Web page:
Listed in: Black Studies, as BLST-152 | English, as ENGL-252
Frank Leon Roberts (Section 01)
(Offered as ENGL-252 and BLST-152) This course is a survey of nineteenth and twentieth century African American literature (and its attendant scholarly criticism). We will begin in the nineteenth century with the literature of black freedom, bondage, and abolition (vis-à-vis the work of writers such as Frederick Douglass, Henry Box Brown and Harriet Jacobs). From there, we will move to the twentieth century canon with a focus on four major historical periods and “movements”: the Harlem Renaissance, 1940 and 1950s Naturalism and Realism, the Black Arts Movement, and black literature in the post-soul/post-civil rights eras. Novelists and writers discussed will include Nella Larsen, Zora Neale Hurston, Jean Toomer, Ralph Ellison, Richard Wright, Ann Petry, Lorraine Hansberry, August Wilson, Ntozake Shange, James Baldwin, Toni Morrison, and Octavia Butler. Students should leave this course with a firm foundation in major debates/approaches to the study of African American literature.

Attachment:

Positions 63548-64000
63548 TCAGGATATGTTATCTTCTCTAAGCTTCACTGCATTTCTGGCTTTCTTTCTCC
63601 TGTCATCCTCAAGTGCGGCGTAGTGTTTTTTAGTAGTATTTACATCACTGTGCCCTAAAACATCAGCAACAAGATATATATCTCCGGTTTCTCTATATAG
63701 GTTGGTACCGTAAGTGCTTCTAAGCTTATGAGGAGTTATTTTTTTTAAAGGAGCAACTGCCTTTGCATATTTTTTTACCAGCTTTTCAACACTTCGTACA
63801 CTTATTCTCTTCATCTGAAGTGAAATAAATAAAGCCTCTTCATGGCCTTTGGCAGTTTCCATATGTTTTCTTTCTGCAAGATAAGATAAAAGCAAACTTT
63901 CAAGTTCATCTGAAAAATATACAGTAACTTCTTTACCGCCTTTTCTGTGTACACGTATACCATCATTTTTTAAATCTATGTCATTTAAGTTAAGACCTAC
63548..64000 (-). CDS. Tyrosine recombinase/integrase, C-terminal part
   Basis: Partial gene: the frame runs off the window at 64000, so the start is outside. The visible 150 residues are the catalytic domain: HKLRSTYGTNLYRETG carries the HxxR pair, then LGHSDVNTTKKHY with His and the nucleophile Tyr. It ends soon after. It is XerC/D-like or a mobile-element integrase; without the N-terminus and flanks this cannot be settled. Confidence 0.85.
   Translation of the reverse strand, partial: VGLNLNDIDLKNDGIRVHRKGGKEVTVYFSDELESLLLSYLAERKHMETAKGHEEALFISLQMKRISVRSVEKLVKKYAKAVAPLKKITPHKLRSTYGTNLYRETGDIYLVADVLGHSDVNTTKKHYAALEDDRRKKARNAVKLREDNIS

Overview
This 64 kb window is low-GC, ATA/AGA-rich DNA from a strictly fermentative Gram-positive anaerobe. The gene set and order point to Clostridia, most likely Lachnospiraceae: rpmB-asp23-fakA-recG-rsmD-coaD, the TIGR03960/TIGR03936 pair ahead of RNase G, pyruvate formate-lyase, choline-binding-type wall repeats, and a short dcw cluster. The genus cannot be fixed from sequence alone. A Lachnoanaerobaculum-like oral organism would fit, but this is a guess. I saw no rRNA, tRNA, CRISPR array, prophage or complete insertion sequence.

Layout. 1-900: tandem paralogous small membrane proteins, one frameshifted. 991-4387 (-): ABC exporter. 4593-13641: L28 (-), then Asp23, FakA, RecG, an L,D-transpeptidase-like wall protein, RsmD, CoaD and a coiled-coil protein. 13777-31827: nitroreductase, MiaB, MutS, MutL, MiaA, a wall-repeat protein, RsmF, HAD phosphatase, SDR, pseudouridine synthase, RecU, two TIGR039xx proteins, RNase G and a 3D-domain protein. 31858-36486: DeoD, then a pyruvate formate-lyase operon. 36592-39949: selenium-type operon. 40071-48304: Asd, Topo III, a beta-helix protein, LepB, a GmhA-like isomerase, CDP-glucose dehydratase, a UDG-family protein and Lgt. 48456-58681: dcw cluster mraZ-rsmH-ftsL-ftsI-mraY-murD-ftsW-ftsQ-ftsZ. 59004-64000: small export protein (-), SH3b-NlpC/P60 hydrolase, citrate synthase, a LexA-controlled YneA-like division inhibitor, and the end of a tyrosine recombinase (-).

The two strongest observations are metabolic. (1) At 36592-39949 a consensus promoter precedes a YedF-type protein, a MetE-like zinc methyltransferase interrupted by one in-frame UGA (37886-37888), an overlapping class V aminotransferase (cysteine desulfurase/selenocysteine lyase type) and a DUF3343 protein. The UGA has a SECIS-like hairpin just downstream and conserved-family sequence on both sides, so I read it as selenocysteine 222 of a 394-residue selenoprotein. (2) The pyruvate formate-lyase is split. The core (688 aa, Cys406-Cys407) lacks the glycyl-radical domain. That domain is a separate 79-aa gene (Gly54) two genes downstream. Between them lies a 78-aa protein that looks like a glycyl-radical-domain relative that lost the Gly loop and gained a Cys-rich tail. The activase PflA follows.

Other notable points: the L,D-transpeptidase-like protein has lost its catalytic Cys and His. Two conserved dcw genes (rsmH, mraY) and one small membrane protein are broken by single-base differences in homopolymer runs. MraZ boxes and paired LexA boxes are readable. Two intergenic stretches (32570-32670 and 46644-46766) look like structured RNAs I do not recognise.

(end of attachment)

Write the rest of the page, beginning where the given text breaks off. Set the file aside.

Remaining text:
Spring Semester. Professor Roberts.
How to handle overenrollment: null
Students who enroll in this course will likely encounter and be expected to engage in the following intellectual skills, modes of learning, and assessment: Emphasis on written work including weekly journal entries, readings, oral presentations, active in-class verbal participation, group work, in-class quizzes or exams, field work or trips, visual analysis, aural analysis, dramaturgical analysis, performance analysis.